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“I was used to MS sneaking up with its bag of tricks”

Melissa 2020 300 dpi.jpgIn 1995, MSer Melissa Cook moved her young family to a tiny village in North Alaska with a population of less than 100

Melissa Cook lives with multiple sclerosis (MS) and spent 20 years living on the Alaskan coast and then on an island in the Tongass National Forest. She’s written her story in her new book, which documents erupting volcanoes, 100-mile-an-hour winds, needing a pistol for bear protection, and all the other dramas of living in such an extreme location, all while navigating the course of her condition and finding humour in unique situations.

Here she recounts a time when unpredictable symptoms inspired her to pen a poem.  

The Dockside Cafe sat right on the edge of a Pacific Ocean inlet in the tiny, remote community of Craig, Alaska. It had been an hour's drive into town on icy roads, and I was ready for a meal. 

I parked my truck in front of the small log cabin restaurant, held my hood tightly under my chin, and dashed for the door in the blowing snow. The waitress seated me at a table and asked if I wanted anything to drink.

"Hot cocoa, please," I said with a smile. She knew how I liked it – loaded. I looked forward to dipping the whipped cream into the hot chocolate one spoonful at a time. 

Melissa Cook 1 MB Author Photo.jpgI shivered to warm up as I looked across three empty seats at my table and watched the storm in the bay. Most of my friends worked during the day. I left teaching for medical disability more than three years ago. My friends envied my freedom, while I longed for their sense of belonging and accomplishment found in showing up for a day's work. Now, I blogged on www.MSsymptoms.me from home, alone.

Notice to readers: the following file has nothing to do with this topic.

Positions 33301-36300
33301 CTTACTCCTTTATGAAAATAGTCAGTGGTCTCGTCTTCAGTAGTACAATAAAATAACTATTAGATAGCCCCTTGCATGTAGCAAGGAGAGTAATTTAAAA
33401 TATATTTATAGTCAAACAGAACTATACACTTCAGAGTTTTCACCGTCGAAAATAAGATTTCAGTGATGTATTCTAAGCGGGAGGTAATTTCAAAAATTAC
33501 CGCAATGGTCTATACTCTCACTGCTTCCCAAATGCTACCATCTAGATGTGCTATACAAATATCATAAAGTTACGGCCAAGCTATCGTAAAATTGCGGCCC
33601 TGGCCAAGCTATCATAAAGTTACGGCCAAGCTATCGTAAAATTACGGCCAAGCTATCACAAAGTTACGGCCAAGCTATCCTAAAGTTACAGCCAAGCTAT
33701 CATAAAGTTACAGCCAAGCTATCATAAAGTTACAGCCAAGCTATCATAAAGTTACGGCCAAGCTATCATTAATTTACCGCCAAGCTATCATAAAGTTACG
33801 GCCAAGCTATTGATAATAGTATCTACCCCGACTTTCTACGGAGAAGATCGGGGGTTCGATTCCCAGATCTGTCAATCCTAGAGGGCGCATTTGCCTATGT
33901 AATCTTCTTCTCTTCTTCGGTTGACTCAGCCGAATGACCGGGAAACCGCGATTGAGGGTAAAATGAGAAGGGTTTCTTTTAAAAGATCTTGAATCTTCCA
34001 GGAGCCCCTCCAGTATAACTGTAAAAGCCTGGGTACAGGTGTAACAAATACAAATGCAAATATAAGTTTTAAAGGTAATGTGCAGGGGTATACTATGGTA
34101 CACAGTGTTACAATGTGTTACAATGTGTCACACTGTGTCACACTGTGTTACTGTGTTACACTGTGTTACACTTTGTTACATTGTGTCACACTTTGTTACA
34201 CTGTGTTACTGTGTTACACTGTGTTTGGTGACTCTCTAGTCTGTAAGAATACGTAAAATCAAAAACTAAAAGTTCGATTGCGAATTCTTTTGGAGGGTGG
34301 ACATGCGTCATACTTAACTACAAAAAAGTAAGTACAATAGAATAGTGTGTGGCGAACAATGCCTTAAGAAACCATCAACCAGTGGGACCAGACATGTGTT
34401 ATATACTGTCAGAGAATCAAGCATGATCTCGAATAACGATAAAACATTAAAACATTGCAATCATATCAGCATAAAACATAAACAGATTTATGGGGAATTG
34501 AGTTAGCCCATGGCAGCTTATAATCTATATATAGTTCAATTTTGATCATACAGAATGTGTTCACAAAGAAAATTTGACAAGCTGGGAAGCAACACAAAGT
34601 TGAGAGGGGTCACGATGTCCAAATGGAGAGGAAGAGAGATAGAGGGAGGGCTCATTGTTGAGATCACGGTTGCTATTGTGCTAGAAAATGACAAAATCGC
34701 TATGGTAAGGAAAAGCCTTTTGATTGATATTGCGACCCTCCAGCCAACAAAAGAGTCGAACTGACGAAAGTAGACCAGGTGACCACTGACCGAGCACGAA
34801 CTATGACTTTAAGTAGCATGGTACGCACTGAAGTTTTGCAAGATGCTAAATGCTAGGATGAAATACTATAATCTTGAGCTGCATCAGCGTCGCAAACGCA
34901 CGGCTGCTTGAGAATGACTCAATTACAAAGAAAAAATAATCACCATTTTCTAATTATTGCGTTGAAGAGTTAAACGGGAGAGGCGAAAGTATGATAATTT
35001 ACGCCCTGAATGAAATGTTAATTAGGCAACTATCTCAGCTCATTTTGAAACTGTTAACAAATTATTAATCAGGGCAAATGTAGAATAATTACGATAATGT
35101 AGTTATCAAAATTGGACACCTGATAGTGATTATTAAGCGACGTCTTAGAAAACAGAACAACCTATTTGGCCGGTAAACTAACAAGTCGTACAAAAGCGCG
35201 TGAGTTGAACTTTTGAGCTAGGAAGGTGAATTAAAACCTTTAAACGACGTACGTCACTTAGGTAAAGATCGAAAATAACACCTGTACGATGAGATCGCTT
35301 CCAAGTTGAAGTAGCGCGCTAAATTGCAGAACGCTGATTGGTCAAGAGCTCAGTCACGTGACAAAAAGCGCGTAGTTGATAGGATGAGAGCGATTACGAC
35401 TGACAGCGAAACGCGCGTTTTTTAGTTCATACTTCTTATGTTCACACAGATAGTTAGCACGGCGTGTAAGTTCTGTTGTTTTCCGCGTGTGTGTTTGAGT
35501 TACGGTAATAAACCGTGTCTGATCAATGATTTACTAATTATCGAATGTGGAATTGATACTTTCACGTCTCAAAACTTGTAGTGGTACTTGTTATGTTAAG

Steaming hot chocolate was placed on the table in front of me. It was perfect with its fluffy whipped cream drizzled in chocolate syrup and dotted with colorful sprinkles.

My hand reached for the spoon. Instantly, I knew something wasn't quite right. I held the spoon in my hand much like a toddler holds a crayon for the first time. ‘That's strange,’ I thought to myself. I struggled with the spoon, which felt foreign and was now upside down as I fumbled with it. 

Using my other hand, I awkwardly set it in the correct position. Several minutes passed. The whipped cream dropped from the heat, and the color bled from the sprinkles. Carefully holding the cup with both hands, I sipped my drink instead.

I never figured out how to hold the spoon that day. Though I was concerned about the odd new symptom, I was also used to MS sneaking up with its bag of tricks to surprise me. Some surprises were more significant than others, but they were surprises, nonetheless.

The next day, I woke to an empty house as usual – my husband was already teaching in his classroom. I could hold a spoon again. So weird. I sat down at the computer in my pajamas, looked out the snowy window, and decided to write a blog post. Out came the only poem I've ever written, ‘Sometimes’.

Sometimes

Sometimes, I need a little help now and then, so I have learned to ask.
Sometimes, I have pain, so I have learned to manage.
Sometimes, I am lonely now that I am on disability, so new friends I have made.
Sometimes, I miss my career, so I have learned to write.
Sometimes, I feel sadness, so happiness I choose.
Sometimes, I must figure out how to do things differently, but I still do.

Sometimes’ is in Melissa L. Cook's memoir, The Call of the Last Frontier: The True Story of a Woman's Twenty-Year Alaska Adventure (2021) is available on Amazon.